A news blog for Seattle's Phinney Ridge and Greenwood neighborhoods

 

Was last night the last Night Out for Seattle?

August 4th, 2010 · Comments

Our sister site Maple Leaf Life is reporting that last night’s Seattle Night Out could have been the last one, due to budget cuts. Here’s the full story from Maple Leaf Life:

By Mike Ullman, Maple Leaf Life

Wednesday evening thousands of Seattle residents joined in the giant block party that is National Night Out against crime. Our news partners The Seattle Times reports more than 1,000 blocks in the city celebrated.

It might be for the last time.

Night Out in Seattle is a function of the city’s six civilian crime prevention coordinators, who work directly with the neighborhoods but could see their positions axed, as we reported earlier.

Seattle faces a multi-million dollar budget shortage, and the six, including North Precinct coordinators Diane Horswill and Neil Hansen, have been told they’ll lose their jobs next spring when grant money runs out.

Today Marc Phillips, president of the Maple Leaf Community Council, let us know that “this is likely the last year (for Night Out) due to budget cuts.”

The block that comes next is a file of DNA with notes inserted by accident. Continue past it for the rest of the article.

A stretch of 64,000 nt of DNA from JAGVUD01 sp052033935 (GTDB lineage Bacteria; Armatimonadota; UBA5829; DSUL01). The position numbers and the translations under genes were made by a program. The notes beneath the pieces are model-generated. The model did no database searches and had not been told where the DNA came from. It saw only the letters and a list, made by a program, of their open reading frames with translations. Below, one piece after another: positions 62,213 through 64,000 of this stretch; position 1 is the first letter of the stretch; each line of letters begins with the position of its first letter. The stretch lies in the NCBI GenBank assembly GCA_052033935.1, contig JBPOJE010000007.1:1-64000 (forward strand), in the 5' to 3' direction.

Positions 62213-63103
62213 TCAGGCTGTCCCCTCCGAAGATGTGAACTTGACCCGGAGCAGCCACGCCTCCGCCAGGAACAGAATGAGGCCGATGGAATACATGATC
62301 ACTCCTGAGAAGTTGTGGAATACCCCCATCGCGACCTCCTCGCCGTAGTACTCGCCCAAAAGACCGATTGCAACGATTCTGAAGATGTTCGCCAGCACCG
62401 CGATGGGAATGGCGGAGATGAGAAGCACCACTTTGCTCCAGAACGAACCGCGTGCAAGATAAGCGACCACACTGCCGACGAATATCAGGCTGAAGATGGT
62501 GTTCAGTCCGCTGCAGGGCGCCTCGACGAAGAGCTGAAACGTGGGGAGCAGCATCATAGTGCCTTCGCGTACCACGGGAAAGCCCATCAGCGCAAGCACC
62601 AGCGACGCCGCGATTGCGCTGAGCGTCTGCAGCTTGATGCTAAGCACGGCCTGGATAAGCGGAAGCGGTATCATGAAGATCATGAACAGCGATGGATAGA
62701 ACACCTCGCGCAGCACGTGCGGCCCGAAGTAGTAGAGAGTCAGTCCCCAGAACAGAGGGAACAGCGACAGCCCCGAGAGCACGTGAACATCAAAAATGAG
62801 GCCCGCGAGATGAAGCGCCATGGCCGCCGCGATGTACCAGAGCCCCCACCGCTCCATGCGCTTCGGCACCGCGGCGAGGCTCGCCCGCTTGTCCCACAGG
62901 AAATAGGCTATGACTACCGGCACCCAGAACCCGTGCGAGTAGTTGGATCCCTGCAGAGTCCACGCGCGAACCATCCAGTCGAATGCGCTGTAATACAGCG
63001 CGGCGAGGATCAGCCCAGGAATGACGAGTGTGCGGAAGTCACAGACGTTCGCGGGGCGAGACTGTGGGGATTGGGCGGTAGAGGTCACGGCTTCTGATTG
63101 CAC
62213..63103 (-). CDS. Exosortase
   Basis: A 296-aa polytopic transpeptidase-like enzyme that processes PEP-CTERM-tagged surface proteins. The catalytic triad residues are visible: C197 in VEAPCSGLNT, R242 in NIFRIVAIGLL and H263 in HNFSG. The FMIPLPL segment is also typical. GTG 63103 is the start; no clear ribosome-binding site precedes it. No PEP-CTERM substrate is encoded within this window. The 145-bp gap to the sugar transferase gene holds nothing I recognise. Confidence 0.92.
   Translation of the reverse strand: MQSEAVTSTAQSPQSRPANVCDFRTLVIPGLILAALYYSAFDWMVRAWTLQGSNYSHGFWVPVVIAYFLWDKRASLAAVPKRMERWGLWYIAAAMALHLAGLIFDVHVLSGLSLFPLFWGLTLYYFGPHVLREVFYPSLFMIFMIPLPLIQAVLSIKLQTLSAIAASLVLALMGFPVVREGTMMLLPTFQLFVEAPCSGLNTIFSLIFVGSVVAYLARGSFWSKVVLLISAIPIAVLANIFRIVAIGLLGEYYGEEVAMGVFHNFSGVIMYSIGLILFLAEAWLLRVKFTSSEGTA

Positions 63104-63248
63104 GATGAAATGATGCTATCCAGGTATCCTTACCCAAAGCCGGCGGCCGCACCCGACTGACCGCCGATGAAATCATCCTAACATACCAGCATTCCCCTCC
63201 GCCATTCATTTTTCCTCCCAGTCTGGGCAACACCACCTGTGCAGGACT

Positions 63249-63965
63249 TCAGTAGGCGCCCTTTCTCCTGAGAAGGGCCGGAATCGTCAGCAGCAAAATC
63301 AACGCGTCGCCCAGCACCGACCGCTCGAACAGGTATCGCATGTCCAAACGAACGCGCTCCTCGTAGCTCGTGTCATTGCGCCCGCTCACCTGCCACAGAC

Horswill confirms: “I think it is important for neighbors to know that the services we provide including block watch, community meetings, security consultations, personal safety and Night Out will be gone,” she e-mailed today.

“Although the budget won’t be official until late Fall we (Crime Prevention Coordinators) were told that the 3-year-grant that we have been working under for the past year or so will be applied to other positions/programs as of 3/31/2011.”

The crime prevention coordinators do the time-consuming administrative work of orchestrating the neighborhood programs under their city contract, in addition to working directly with residents doing everything from setting up block watches to going door to door to warn about recent crimes. They were part of the police budget up until last October, when the positions were funded with the federal grant money.

“We’re encouraging folks to contact the mayor, Councilperson Burgess, and Chief Diaz to fund this vital service,” Phillips said.

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